Drivers admit being distracted at the wheelFood, phones and passengers all put them off

15 March 2007

Nearly three in five drivers admit to driving while distracted, a poll out today revealed.

Motorists allow attention levels to dip by changing radio channels, talking on mobile phones and being put off by passengers, the survey found.

The poll, by road safety charity Brake and breakdown company Green Flag, also showed that as many as half of drivers have eaten while at the wheel, with 6 per cent confessing to once-a-week scoffing and driving.

Up to 10 per cent admitted to driving while not fully concentrating once a week, with 7 per cent confessing to not paying attention several times a week.

Crash risk

Jools Townsend, head of education at Brake, said: "Concentrating on something inside your vehicle, such as a sat-nav screen or your stereo, is obviously taking your attention away from the road and the job in hand: driving. This greatly increases your chance of crashing.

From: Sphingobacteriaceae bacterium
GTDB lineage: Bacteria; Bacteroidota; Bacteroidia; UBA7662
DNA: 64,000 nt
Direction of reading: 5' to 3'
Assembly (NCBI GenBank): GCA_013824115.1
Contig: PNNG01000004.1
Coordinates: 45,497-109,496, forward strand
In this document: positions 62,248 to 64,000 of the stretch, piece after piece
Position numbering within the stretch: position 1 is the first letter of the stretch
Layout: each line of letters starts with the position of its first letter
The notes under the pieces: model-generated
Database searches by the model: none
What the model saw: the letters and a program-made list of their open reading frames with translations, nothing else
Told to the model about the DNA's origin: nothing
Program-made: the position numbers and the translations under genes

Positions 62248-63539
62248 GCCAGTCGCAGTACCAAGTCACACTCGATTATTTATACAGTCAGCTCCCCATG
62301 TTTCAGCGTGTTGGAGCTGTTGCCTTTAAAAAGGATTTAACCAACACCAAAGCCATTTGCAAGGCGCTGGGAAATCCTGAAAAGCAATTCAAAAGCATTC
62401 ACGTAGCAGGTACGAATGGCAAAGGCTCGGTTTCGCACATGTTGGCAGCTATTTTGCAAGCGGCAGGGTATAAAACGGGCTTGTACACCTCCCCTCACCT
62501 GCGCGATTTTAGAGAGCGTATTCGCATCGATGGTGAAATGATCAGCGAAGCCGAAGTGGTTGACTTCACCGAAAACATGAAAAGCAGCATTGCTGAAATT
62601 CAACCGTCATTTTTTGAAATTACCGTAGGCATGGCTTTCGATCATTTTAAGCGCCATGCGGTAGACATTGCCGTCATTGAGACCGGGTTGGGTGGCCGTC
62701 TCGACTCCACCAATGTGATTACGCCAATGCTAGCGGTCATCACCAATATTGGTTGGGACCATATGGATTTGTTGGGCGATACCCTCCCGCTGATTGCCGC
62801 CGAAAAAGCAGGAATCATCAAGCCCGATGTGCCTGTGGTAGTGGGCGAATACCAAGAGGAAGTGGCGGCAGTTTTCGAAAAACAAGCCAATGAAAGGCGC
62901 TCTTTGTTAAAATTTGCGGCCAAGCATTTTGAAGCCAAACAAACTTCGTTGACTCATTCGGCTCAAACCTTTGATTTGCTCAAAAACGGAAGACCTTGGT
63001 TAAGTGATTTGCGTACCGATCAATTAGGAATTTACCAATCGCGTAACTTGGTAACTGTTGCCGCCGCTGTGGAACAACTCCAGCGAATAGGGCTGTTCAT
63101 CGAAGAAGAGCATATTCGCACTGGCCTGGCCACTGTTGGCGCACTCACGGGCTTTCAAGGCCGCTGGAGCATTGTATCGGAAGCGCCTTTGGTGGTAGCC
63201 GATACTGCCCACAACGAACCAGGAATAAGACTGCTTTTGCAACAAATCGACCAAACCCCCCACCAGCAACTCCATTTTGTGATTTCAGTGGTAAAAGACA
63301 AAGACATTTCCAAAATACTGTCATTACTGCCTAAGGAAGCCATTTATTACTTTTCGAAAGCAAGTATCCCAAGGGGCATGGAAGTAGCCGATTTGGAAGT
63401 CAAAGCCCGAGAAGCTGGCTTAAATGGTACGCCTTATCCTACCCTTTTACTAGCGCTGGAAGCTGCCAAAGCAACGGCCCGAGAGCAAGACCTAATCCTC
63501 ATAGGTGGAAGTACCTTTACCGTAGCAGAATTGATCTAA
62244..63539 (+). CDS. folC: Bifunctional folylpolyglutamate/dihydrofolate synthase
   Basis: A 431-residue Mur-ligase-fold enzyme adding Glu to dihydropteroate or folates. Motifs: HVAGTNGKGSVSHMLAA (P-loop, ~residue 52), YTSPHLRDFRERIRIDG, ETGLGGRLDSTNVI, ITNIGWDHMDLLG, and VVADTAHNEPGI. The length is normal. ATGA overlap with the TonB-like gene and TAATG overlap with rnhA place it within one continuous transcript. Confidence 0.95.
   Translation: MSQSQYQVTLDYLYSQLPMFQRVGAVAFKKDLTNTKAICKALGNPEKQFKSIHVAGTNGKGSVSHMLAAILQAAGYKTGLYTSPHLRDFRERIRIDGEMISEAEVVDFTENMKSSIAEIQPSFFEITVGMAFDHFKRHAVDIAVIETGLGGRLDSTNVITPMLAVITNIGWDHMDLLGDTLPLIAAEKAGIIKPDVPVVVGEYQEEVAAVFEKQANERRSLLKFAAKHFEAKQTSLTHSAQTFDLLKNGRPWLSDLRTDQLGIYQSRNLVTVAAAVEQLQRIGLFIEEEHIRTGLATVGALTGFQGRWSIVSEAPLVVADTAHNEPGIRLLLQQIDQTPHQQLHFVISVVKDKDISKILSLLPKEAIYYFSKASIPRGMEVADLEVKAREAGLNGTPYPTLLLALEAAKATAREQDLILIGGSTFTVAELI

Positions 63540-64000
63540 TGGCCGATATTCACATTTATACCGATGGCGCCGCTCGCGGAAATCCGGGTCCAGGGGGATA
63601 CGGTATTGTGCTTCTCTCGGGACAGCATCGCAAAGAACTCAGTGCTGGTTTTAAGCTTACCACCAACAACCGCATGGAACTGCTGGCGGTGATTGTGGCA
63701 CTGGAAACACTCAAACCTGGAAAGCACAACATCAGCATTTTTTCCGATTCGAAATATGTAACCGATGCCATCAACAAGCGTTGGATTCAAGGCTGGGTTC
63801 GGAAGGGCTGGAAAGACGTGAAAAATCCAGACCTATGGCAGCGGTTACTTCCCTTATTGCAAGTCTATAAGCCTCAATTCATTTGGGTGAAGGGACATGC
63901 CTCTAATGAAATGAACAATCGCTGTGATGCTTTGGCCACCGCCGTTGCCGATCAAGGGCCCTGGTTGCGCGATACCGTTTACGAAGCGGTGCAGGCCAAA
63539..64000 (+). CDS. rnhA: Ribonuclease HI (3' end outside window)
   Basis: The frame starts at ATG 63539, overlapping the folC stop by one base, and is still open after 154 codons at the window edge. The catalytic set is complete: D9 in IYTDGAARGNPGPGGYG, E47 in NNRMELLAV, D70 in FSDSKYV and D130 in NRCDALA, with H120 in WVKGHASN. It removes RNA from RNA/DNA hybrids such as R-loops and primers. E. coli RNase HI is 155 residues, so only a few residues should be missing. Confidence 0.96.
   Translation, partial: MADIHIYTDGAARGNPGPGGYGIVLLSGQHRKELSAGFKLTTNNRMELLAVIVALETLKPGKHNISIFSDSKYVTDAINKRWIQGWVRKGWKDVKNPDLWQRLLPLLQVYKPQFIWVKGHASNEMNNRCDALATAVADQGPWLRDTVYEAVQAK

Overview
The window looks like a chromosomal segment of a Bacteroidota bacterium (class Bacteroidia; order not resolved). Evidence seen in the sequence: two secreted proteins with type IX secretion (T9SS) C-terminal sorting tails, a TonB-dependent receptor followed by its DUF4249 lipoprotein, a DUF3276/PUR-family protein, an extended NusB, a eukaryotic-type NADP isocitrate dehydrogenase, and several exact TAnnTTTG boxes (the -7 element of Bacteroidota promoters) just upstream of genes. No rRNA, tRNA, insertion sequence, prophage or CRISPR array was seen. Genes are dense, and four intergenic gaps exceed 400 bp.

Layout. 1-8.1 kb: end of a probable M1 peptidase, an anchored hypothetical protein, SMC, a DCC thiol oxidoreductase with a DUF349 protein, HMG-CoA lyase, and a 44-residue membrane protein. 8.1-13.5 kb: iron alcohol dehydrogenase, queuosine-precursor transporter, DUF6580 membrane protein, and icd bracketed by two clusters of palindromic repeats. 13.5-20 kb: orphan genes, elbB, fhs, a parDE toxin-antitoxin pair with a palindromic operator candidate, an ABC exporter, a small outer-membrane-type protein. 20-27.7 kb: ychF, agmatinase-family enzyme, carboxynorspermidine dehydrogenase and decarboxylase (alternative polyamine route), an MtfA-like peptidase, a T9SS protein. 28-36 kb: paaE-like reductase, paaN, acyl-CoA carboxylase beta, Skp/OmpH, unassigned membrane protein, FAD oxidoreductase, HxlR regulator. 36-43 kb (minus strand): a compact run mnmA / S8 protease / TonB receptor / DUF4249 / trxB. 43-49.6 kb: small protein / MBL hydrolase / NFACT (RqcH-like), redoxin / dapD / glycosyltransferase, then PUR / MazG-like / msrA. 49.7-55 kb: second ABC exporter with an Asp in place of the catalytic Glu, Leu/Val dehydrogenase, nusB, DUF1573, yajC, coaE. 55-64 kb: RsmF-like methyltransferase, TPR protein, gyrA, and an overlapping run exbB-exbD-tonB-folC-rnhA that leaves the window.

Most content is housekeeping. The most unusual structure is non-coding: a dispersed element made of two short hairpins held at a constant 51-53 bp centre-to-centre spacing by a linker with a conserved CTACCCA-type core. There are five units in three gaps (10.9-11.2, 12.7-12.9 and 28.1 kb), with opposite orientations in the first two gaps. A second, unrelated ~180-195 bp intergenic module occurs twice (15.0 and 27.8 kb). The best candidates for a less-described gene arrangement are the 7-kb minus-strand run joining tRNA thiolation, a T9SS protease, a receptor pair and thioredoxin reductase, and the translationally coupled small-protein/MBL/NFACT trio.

"If you are hungry or thirsty, need to take or make a phone call or reach for something in the vehicle, it is essential that you stop somewhere safe and take a short break. It could mean the difference between life and death for you, your passengers and other road users."

Nigel Charlesworth, spokesman for Green Flag, said: "Drivers need to remember just how important it is to concentrate on driving as driver distraction causes so many road crashes.

"With so much happening outside the car it's important for drivers to keep their eyes on the road at all times and avoid putting themselves, their passengers and other road users at risk."

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